Fall gala season is approaching, and The Smithosonian’s National Portrait Gallery is going to welcome a number of bold names when it holds its biennial American Portrait Gala on Sunday, November 17. Michelle Obama, James Corden, Gayle King—who is also the event’s emcee, Clive Davis, and others will present the prestigious Portrait of a Nation Prize to a number of esteemed personalities. This year’s Portrait of a Nation Prize recipients include scientist Frances Arnold, Amazon founder Jeffrey P. Bezos, musicians Earth, Wind & Fire (Maurice White [posthumously], Philip Bailey, Verdine White, Ralph Johnson), Hamilton creator Lin-Manuel Miranda, business executive Indra Nooyi, and Vogue editor-in-chief Anna Wintour. Prabal Gurung will serve as the Honorary Fashion Designer of the evening, which will also include a special performance by honorees Earth, Wind & Fire. Read more.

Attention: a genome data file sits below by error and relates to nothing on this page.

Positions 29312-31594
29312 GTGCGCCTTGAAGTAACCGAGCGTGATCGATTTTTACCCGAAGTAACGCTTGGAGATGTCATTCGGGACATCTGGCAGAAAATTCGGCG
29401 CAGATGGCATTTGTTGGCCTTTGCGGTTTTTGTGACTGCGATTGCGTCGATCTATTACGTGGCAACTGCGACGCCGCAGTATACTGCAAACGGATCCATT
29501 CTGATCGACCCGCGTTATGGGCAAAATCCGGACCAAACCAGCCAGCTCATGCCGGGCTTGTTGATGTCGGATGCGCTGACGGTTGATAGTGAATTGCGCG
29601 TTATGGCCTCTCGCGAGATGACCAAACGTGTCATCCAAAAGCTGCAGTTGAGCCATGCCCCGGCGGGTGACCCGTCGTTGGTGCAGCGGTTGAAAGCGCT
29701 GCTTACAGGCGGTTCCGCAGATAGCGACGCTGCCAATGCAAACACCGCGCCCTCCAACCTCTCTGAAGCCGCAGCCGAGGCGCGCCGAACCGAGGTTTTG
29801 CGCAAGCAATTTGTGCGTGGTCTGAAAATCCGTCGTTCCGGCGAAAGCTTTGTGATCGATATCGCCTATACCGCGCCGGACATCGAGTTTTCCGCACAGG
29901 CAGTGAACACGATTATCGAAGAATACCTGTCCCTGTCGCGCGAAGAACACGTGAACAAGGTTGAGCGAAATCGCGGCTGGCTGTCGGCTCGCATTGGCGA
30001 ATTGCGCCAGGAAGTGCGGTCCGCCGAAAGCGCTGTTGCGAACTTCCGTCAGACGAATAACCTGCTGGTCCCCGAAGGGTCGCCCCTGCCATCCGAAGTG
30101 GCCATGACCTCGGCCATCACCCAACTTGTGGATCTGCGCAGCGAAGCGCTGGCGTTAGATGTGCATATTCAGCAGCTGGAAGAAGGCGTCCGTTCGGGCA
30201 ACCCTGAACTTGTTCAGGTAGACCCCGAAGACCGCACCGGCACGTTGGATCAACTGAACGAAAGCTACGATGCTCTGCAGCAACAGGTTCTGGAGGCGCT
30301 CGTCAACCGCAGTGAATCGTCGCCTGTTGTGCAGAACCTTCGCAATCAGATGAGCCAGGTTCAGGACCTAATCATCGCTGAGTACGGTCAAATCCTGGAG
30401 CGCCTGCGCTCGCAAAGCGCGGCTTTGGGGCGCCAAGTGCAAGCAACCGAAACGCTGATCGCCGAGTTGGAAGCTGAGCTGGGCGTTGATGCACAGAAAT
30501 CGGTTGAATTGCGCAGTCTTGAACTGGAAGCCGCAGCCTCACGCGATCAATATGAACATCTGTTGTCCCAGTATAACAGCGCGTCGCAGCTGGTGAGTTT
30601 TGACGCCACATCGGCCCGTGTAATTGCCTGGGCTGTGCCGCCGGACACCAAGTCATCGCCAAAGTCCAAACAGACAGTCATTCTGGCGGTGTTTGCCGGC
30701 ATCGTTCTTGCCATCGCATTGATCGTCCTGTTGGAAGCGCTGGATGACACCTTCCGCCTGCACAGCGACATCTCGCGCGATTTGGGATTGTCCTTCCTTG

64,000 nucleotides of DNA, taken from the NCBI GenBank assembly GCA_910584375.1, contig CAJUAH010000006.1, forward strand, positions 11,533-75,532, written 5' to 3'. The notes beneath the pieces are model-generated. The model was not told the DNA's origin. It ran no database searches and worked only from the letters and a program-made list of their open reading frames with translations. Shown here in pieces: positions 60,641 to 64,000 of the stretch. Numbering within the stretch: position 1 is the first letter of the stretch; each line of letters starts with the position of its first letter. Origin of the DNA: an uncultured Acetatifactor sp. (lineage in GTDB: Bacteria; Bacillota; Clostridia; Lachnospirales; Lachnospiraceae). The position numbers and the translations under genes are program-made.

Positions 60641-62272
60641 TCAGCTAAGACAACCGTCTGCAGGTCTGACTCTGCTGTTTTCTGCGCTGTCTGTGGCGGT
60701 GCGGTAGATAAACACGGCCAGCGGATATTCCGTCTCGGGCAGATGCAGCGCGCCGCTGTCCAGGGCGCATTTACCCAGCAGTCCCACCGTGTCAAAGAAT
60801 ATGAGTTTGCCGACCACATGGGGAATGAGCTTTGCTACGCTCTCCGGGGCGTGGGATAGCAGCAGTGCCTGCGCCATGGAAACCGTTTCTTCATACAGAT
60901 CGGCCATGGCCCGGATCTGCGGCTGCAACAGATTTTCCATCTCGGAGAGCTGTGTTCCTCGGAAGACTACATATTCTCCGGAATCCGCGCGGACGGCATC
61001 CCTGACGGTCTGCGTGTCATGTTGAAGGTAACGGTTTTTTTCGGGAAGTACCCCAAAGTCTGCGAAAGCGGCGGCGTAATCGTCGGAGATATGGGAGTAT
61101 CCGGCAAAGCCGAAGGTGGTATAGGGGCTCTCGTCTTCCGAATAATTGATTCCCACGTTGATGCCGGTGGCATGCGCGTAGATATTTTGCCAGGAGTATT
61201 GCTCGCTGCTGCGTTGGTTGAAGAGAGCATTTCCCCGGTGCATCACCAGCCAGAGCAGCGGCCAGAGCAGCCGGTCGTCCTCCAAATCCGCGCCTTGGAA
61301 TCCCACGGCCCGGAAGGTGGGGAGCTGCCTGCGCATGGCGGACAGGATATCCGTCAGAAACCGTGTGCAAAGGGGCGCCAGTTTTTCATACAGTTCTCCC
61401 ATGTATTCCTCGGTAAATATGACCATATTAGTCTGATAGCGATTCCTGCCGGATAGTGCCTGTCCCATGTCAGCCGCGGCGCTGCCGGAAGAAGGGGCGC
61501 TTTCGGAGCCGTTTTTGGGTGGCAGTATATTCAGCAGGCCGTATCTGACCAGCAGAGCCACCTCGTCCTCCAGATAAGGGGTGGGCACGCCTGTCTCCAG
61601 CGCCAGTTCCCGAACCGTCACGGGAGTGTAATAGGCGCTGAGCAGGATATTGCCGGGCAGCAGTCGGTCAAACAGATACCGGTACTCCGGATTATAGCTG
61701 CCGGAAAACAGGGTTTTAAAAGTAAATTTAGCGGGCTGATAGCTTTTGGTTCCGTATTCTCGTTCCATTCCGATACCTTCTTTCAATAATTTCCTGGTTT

History, Culture and Education
WTOP, September 3
Visiting the National Museum of African American History and Culture is about to get a little easier.
From now until February, you won’t need a pass if you’re visiting the museum on a weekday. You can simply show up to the museum and enter on a first-come, first-served basis.
The museum is open from 10 a.m. until 5:30 p.m. every day. Read more.
Money, September 3
A museum visit can be interesting, enriching and exciting. It can also be expensive.
But on Saturday, Sept. 21, more than 1,500 museums in all 50 states will open their doors allowing people to enter for free as part of the 15th annual Museum Day, hosted each year by the Smithsonian magazine. Read more.
Science and Technology
Washington Post, September 4
A blood-oxygen monitor is clipped to the animal’s large pink tongue. An endoscope has been fed down his throat to examine his small intestine. And technician Jayne Hutcheson is swabbing his paws with blue paint for keepsake paw prints.